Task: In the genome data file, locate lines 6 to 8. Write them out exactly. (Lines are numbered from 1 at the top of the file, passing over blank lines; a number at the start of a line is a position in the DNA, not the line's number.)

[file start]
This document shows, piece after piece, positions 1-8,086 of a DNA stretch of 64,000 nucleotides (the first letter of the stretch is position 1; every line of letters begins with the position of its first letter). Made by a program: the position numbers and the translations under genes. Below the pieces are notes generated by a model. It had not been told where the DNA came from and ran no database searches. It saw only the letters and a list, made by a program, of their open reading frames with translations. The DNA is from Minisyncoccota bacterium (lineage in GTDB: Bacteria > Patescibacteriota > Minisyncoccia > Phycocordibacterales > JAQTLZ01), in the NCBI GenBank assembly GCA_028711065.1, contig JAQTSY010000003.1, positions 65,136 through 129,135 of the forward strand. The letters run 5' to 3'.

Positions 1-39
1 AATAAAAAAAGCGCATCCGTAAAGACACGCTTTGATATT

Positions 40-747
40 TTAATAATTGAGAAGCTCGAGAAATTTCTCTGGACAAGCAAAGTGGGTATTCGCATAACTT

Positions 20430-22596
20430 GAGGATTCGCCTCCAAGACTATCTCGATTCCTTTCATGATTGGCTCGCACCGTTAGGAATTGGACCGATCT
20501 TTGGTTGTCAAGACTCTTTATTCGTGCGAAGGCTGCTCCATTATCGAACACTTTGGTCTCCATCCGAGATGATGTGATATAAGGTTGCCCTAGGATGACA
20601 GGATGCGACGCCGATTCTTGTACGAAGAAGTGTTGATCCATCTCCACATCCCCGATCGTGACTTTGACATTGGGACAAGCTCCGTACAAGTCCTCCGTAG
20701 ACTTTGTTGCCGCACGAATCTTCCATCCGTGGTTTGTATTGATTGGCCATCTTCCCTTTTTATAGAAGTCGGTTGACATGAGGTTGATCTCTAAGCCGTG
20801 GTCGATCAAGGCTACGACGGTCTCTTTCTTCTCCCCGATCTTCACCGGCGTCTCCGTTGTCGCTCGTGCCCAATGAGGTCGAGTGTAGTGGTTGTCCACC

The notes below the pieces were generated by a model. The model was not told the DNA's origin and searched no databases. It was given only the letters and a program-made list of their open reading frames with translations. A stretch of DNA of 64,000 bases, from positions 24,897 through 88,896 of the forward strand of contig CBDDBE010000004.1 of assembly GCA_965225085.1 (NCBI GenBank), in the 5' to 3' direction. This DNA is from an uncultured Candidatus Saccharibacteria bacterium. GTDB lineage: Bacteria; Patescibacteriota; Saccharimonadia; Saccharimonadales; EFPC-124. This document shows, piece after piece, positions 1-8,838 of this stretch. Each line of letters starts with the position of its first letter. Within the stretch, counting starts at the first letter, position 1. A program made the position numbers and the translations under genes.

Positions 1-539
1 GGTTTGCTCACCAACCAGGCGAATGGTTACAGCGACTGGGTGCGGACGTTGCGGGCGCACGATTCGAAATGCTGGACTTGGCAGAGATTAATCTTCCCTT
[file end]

Positions 20430-22596
20430 GAGGATTCGCCTCCAAGACTATCTCGATTCCTTTCATGATTGGCTCGCACCGTTAGGAATTGGACCGATCT
20501 TTGGTTGTCAAGACTCTTTATTCGTGCGAAGGCTGCTCCATTATCGAACACTTTGGTCTCCATCCGAGATGATGTGATATAAGGTTGCCCTAGGATGACA